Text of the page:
At least 60% SA staff or pay a fine
Recently, the Minister of the Department of Home Affairs (DHA), Malusi Gigaba, reiterated the part of the current Immigration Act which states that while a company may have a corporate visa and hire multiple foreigners, at least 60% of the remaining staff must be South Africans (see reference article here). It’s not abnormal for any country to want to protect the jobs of their organisations for the sake of locals, however in South Africa’s short-skilled market, one has to wonder if this percentage is correct for all firms out there.
In the specific article mentioned above, the focus is on companies in the hospitality sector. Many hotels, for example, do not hire at least 60% SA staff. And one could argue that this is for good reason – often positions require other languages to be spoken that South Africans do not readily speak. Foreign skills are also more likely to accept a lower wage, especially when one considers the large amount of refugee and asylum seekers within SA borders. The article is a wake-up call though for any company, since when I speak to firms, most do not know what their percentage looks like, even if it is well under 60%.
Audit your own staff compliment
Knowing that you have hire at least 60% SA staff isn’t enough. Every employer should have a one-page report from their HR or recruitment division to ascertain exactly which areas of the business hire which foreign skills. This is key as many senior managers aren’t aware that, for example, a certain skill is not readily available within South Africa and is potentially something they need to respond to. A good example is a company that is always having to hire Python Developers (programmers) from abroad, and after realising this is a business risk, moving their systems over to PHP (a more readily available coding language in SA.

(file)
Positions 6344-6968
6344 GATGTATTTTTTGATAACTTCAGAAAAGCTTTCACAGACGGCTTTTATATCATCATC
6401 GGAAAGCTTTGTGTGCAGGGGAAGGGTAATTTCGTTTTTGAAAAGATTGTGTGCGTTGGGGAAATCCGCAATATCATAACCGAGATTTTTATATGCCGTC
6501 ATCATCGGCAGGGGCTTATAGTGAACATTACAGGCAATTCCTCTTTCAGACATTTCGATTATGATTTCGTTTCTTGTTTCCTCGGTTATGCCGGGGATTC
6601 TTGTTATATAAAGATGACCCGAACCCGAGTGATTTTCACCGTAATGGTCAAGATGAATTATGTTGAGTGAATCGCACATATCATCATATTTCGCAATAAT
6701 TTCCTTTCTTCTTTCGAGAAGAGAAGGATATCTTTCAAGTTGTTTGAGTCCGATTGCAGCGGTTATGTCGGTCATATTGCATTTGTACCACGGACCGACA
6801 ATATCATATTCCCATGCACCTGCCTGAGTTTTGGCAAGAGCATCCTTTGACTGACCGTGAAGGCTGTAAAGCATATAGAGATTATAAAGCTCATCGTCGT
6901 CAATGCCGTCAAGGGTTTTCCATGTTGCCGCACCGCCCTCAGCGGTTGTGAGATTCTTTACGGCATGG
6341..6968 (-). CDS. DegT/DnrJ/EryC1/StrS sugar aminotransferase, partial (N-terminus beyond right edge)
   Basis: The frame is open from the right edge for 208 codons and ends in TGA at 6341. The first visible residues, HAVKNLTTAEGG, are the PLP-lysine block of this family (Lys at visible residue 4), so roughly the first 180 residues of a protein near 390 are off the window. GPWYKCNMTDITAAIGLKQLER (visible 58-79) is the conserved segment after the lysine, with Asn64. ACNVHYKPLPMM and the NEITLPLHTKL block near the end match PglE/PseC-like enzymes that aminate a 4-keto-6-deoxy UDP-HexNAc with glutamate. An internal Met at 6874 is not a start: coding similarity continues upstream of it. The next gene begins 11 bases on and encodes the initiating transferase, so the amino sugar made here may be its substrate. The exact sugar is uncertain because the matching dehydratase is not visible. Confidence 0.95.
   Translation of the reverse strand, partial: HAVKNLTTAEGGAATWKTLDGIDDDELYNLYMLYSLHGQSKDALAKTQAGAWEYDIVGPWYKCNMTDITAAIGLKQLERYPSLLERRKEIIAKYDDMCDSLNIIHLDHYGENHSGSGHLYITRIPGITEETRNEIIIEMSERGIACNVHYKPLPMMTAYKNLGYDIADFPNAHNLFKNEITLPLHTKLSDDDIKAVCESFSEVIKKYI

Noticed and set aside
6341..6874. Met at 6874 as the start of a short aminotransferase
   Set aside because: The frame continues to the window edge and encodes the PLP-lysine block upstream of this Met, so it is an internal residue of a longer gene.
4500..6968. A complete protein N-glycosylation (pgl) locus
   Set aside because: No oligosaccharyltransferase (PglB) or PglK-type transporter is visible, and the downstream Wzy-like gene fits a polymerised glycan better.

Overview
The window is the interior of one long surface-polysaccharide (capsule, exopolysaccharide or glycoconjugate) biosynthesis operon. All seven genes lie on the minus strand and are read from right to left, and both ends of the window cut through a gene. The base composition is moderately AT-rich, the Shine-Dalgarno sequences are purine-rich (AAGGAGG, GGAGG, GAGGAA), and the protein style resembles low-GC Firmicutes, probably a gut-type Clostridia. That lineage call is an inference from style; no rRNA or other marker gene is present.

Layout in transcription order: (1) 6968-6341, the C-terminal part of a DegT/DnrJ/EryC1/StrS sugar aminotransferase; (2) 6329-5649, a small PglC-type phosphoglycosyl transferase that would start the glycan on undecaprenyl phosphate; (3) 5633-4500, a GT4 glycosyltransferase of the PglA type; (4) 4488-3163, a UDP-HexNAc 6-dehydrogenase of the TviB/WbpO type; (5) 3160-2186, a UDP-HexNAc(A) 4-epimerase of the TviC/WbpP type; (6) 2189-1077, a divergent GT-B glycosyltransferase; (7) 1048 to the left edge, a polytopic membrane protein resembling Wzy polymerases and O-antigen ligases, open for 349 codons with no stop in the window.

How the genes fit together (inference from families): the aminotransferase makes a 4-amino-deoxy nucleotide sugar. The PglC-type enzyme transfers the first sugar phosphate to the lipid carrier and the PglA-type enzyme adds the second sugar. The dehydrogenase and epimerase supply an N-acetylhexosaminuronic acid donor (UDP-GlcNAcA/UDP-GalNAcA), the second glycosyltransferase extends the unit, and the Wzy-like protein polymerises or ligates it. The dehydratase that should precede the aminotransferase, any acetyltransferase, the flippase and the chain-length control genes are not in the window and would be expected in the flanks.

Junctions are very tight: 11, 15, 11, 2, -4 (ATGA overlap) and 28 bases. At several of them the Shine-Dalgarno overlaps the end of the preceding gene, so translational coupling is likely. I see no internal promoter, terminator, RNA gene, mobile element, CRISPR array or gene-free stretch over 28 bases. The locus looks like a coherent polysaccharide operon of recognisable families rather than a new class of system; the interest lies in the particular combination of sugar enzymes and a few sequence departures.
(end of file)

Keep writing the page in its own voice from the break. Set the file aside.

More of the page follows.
Get advice if unsure
Once the state of foreign hires is known, the company must also make sure that each and every staff member has a valid visa, know when it expires, have plans in motion for renewals or re-applications, be able to give foreign employees advice on visas and their options going forward if choosing to stay in the country. This is best done by having access to an immigration lawyer who can knowledgeably tell employees which work visas for South Africa they can apply for. By taking an active interest in the visa status of employees, the company will both have a better understanding of its talent pool and also garner loyalty from its current staff compliment.
And the above does not only apply to the hospitality industry. The minister has made it clear that the next areas of interest are the construction and agriculture sectors, after which surely the entire business sector would be looked at as well. A number of farms in northern SA hire predominantly Zimbabwean labour where it is known that South African labour does not want to work. It will be interesting to see who becomes exempt from this rule.
Companies should simply know if they employ at least 60% SA staff or not. But going forward, for a firm to have the right skills means having at least a few foreigners on board, which is a great thing for diversity in any event. Therefore, each organisation must do a quarterly audit on how many staff are not from South Africa.